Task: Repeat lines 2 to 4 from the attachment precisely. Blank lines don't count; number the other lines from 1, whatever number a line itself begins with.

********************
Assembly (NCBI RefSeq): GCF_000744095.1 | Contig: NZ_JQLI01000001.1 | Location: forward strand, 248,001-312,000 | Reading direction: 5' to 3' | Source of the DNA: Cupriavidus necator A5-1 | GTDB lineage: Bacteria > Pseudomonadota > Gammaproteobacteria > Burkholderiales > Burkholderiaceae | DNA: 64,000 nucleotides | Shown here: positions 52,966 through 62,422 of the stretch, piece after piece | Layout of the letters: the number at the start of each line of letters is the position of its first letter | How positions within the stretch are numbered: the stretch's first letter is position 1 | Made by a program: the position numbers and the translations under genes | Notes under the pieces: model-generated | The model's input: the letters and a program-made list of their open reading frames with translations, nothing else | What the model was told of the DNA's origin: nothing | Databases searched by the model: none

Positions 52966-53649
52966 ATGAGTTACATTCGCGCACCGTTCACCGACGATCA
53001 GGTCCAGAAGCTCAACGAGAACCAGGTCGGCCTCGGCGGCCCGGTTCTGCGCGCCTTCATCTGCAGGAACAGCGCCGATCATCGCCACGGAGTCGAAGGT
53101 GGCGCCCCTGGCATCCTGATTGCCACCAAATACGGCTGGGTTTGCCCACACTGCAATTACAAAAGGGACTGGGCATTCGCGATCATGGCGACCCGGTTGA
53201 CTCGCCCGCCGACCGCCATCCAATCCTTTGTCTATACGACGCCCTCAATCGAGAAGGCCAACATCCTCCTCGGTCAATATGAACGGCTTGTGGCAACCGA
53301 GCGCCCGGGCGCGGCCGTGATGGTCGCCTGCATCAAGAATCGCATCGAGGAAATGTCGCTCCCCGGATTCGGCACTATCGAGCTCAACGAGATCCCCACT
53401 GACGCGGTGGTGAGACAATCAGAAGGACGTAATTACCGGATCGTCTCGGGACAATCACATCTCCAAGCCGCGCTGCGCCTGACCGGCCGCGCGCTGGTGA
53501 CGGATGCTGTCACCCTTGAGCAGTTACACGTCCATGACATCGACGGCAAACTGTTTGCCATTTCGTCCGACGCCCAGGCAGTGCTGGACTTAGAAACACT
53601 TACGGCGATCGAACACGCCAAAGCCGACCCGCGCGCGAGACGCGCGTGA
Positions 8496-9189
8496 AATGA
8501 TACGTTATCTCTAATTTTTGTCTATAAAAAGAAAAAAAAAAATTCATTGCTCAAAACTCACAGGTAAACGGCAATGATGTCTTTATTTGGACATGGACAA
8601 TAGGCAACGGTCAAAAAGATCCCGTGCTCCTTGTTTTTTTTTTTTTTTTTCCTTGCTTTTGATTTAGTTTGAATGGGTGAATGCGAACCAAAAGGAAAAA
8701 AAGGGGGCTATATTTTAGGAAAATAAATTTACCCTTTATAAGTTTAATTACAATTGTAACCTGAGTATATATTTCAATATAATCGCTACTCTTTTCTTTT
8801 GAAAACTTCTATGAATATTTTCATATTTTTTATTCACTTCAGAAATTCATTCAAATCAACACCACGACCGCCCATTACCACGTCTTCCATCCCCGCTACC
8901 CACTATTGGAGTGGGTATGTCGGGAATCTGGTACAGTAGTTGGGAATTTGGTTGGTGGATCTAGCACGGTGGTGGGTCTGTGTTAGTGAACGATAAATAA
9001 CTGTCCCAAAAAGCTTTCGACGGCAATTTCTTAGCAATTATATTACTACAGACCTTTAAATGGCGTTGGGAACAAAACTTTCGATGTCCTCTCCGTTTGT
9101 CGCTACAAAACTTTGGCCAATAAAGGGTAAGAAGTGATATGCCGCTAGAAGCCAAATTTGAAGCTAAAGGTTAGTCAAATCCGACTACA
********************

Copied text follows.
Positions 52966-53649
52966 ATGAGTTACATTCGCGCACCGTTCACCGACGATCA
53001 GGTCCAGAAGCTCAACGAGAACCAGGTCGGCCTCGGCGGCCCGGTTCTGCGCGCCTTCATCTGCAGGAACAGCGCCGATCATCGCCACGGAGTCGAAGGT